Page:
This article in the NY Times highlights what the lack of information and clarity can do for an issue as important at embryonic stem cell research. Throughout, the piece assumes that embryonic stem cell research is the only form of research and that, according to a view expressed in the article, anyone opposed to it “oppose[s] the science.”
Unfortunately, as long as the truth about adult stem cells is clouded in political fog and obscured by pharmacological profit, embryonic humans will continue to be used and destroyed as vote-getting cannon fodder. Not once does the article mention the gains of adult stem cell research or its immunity from the ethical debate, and it is hard to tell exactly why. It is possible that the author doesn’t know that ESCs have produced no viable clinical results and that ASCs have already produced over 50. It is also possible that the author didn’t mention those kinds of facts because the senatorial candidates she covered were both so uninformed that they never raised the issue either. Either way, it is depressing and a little disconcerting.
The article’s author had at least one opportunity to mention the scientific as well as the ethical debate, but failed. She wrote:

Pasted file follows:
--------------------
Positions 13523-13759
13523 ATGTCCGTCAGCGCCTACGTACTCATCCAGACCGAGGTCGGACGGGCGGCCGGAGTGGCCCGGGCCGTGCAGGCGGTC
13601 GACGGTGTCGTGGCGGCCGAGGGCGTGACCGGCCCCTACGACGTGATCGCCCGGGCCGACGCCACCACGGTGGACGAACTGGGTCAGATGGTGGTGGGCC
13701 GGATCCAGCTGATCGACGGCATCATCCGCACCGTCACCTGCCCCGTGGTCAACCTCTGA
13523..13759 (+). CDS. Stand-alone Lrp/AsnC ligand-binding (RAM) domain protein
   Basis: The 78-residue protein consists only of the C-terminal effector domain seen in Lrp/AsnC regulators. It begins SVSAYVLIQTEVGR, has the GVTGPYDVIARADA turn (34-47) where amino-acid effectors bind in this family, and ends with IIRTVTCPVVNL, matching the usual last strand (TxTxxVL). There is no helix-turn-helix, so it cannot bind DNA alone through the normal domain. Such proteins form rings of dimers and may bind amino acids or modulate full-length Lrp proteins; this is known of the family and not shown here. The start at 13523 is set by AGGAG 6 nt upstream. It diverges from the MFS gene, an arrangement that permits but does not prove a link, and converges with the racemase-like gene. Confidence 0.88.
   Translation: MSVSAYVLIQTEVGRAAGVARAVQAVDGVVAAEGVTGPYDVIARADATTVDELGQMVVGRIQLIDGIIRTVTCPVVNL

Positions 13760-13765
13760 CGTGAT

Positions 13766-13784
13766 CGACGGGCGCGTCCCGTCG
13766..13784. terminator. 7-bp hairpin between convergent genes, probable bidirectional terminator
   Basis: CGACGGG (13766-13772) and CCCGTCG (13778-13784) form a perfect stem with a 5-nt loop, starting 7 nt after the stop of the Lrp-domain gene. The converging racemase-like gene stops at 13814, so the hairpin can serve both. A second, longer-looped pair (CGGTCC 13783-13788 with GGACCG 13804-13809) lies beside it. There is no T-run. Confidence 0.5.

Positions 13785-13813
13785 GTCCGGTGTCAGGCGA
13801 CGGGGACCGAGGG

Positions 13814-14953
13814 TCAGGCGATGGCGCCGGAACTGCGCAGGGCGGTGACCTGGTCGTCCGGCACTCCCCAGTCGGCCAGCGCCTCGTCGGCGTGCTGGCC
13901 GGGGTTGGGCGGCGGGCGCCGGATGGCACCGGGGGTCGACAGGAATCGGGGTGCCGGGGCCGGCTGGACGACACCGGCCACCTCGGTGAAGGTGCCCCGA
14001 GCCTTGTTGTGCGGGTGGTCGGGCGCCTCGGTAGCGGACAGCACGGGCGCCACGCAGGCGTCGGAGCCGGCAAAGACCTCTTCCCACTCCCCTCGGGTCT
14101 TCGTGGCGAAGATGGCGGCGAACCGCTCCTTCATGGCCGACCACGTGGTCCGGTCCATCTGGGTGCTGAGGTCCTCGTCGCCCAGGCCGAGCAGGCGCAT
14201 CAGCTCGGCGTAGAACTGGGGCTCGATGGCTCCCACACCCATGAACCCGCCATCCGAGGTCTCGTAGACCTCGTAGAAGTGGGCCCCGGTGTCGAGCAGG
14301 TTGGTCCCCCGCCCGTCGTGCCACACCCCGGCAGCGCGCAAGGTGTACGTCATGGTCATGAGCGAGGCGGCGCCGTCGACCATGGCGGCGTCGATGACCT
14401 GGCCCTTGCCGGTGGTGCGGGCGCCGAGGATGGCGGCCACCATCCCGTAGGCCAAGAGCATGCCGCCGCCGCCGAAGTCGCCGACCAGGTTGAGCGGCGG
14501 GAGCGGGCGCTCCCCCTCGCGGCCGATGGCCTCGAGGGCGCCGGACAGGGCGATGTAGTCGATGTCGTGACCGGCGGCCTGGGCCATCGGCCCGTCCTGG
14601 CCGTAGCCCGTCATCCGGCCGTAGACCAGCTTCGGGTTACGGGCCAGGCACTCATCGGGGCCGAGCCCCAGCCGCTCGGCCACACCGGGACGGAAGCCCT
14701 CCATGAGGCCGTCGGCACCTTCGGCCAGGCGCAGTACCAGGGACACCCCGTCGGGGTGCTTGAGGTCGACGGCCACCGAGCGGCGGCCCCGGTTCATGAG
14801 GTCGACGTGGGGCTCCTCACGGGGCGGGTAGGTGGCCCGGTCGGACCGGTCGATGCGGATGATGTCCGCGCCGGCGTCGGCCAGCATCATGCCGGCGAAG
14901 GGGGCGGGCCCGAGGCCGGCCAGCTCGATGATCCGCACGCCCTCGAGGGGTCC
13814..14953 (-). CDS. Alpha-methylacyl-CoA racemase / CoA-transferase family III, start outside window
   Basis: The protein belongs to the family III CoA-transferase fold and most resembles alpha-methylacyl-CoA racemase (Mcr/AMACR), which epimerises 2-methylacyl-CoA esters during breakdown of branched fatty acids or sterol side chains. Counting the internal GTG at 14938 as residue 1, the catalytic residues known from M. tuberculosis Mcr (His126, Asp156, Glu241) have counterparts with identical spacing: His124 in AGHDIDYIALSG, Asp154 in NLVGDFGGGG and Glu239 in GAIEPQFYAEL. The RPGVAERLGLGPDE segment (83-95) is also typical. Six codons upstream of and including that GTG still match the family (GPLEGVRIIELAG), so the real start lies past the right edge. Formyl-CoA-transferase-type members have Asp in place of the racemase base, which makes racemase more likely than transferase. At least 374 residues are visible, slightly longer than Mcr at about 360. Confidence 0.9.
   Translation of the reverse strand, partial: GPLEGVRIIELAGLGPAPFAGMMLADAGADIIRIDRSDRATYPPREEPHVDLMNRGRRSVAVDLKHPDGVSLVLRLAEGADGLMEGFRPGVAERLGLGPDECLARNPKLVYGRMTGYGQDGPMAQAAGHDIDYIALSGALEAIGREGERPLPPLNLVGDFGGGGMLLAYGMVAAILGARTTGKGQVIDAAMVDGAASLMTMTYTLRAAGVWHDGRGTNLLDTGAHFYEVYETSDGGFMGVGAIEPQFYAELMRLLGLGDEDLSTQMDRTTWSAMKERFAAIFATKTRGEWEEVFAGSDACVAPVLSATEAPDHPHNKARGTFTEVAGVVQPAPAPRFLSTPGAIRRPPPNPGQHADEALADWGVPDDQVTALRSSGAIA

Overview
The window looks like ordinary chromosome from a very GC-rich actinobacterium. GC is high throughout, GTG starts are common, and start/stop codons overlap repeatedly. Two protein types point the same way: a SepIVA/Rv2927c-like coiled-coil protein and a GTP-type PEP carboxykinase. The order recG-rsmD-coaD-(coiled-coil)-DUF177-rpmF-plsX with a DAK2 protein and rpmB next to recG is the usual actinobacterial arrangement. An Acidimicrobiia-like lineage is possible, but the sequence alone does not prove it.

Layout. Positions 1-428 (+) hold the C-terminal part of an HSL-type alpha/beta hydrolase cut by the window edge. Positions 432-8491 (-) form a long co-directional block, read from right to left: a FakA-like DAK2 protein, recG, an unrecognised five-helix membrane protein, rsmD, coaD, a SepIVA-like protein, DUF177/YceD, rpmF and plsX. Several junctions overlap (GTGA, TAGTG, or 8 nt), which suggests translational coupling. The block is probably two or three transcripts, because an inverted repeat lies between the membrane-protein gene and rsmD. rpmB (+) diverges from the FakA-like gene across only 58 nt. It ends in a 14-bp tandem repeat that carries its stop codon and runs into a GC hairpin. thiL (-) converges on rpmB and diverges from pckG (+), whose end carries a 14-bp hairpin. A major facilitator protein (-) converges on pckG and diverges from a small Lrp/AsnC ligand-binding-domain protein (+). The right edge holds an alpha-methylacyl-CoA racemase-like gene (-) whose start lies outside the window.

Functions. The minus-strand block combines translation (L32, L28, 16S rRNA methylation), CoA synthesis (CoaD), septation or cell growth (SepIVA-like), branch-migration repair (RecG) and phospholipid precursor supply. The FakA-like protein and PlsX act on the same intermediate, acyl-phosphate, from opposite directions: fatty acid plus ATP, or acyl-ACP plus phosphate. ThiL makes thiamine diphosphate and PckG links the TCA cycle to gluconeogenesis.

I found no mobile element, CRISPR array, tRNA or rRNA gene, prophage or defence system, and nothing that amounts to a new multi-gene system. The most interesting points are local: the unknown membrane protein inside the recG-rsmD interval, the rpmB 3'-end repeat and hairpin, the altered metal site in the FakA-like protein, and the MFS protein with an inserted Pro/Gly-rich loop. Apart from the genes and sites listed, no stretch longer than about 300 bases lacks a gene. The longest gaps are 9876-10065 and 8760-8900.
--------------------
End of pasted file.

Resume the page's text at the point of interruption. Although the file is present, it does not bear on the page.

Although scientists see hope in embryonic stem cell research for treatments and cures, opponents view the studies as immoral because the cells are extracted from human embryos.
There is far more to this issue than that, and it ought to be noted when it is raised.
One of the Senatorial candidates made this bifurcating statement:
"There are people of principle who disagree with this form of research," Ms. McCaskill told her audience. "I respect their principles. But what I don't respect is someone dancing around science for political cover."
It seems to me that politicos who avoid the real-world advances of adult stem cells are dancing around the science for political gain.
I have to admit that it still baffles me how this issue can remain so shallow and obscured in the public eye.